Twenty years ago a young artist set out to make a documentary about women like herself: black queer filmmakers. She found nothing but homophobia and omission, and then… inspiration. The resulting film The Watermelon Woman marked Cheryl Dunye’s 1996 debut – a hybrid of autobiography, documentary, and comedy. It defies categorization and was the first feature film directed by an African American lesbian.

READ MORE

Trailblazing Through the Decades: Jessie Maple (1980s)

Jessie Maple is the first black woman to join the union of International Photographers of Motion Picture & Television (IATSE) in New York. Her book, How to Become a Union Camerawoman , is an instructional guide illustrating the obstacles that she endured to get into the union. It details the court case she initiated to fight discrimination after she became a member.

READ MORE

Trailblazing Through the Decades: Ida Lupino (1950s)

British-American actress and producer Ida Lupino, got her start directing when the director of the 1949 film Not Wanted suffered a heart attack during pre-production. Lupino stepped in and shot the film guerilla style to keep the movie on budget and on schedule. Budgeted at just over $150,000, the film grossed $1 million, and Lupino’s reputation spread through Hollywood studios even though the original director retained credit.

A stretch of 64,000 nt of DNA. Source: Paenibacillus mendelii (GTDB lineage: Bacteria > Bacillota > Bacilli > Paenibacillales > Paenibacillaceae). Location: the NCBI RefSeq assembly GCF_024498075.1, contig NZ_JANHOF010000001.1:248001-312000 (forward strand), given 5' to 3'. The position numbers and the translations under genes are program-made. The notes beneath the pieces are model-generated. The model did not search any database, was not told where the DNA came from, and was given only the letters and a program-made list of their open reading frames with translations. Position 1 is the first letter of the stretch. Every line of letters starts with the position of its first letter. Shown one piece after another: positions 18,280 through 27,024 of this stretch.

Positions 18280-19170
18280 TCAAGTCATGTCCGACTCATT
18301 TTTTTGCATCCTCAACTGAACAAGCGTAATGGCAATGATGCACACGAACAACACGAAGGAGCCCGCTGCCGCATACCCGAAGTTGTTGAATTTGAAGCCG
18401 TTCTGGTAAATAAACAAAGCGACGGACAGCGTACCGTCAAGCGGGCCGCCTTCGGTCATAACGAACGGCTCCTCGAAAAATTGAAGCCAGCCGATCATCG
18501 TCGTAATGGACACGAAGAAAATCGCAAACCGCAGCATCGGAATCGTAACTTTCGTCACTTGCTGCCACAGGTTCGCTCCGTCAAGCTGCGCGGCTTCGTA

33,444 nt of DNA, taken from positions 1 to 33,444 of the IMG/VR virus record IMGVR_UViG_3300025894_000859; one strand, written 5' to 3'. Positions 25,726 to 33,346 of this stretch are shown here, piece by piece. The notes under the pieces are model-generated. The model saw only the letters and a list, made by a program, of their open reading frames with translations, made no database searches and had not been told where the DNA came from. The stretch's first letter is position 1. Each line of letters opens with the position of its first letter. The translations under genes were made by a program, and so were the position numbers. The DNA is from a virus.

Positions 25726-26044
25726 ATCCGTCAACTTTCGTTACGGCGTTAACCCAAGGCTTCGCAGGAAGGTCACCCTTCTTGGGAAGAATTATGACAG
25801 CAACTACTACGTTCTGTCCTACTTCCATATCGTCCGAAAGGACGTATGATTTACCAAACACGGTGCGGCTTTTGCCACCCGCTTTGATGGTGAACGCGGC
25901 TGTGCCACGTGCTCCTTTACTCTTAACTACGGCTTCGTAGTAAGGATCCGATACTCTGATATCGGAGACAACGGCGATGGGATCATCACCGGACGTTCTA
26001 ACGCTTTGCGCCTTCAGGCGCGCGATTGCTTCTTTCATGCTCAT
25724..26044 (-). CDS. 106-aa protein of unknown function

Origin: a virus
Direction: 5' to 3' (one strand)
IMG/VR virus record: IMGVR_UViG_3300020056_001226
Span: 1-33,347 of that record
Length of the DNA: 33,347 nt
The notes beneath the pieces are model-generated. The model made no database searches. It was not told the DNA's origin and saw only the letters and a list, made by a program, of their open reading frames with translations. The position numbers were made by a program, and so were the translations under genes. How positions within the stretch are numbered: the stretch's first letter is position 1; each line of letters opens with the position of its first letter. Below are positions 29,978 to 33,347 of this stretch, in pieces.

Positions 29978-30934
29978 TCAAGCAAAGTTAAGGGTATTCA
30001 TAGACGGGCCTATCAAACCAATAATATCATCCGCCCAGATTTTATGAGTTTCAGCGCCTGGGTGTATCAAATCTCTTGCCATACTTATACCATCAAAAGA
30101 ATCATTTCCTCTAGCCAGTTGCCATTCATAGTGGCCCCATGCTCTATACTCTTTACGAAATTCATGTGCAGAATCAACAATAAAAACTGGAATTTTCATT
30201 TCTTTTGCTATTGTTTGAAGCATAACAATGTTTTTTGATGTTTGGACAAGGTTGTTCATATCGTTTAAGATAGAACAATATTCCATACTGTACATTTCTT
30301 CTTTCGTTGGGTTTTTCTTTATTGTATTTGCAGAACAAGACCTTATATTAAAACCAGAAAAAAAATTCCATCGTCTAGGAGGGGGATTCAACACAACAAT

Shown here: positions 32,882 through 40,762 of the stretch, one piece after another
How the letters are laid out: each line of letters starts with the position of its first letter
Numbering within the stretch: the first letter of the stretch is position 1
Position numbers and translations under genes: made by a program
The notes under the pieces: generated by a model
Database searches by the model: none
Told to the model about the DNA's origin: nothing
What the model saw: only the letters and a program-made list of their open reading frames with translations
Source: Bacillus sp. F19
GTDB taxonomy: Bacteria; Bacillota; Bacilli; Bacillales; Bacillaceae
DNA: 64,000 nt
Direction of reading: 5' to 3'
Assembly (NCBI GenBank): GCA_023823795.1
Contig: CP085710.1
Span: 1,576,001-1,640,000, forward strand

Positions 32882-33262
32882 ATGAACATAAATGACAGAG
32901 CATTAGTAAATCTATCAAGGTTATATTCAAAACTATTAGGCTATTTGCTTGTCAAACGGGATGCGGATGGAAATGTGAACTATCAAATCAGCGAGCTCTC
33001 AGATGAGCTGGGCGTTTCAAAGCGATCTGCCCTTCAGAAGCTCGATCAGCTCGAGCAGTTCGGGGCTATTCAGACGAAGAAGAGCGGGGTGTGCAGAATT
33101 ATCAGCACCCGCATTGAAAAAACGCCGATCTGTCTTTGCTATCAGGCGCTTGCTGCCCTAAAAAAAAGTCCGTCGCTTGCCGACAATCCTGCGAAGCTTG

READ MORE

Trailblazing through the Decades: Hedy Lamarr (1940s)

During WWII, a hobbyist inventor worked to help the military come up with a secure communication system to combat the Nazis. By manipulating radio frequencies at irregular intervals between transmission and reception, the invention formed an unbreakable code that prevented classified messages from being intercepted by enemy personnel. This patented form of frequency hopping revolutionized modern communications and formed the foundation for Wi-Fi, cell phone, and Bluetooth technology. The inventor’s name was Hedy Lamarr, and she was also a Hollywood star during MGM’s “Golden Age.”

READ MORE

True Crime: Relationships and Responsibilities

There is no doubt that the “true crime” documentary genre is thriving and that such film and television projects are enjoying unprecedented buzz. Studies show that women are their biggest audience, and broadcasters are taking notice. By the nature of their work, non-fiction storytellers are always considering how to present and represent their subjects through the creative process. But how is that further complicated in the “true crime” space, when the stakes might literally be life or death? Where do they draw the line between journalism and entertainment?

READ MORE

#SummerHours Memoirs: Mellini Kantayya

Kathryn O'Kane praises fellow #NYWIFT #SummerHours blogger Mellini Kantayya's brave essay collection on making it in the entertainment business.

READ MORE

#SummerHours Memoirs: Carrie Fisher

The late icon's memoir delivers big time for Star Wars fans, and is bittersweet in light of her recent passing.

READ MORE

#SummerHours Memoirs: Taraji P. Henson

Empire star Taraji P. Henson talks frankly about equal pay - or lack thereof - and the sacrifices she made to work her way to the top.

READ MORE

#SummerHours Memoirs: Sheila Nevins

Nevins, a long-time members and friend of NYWIFT, has written a book that defies categorization. Part memoir, part fantasy, it provides a window into the life of a career woman whose name is synonymous with HBO Documentary Films.

READ MORE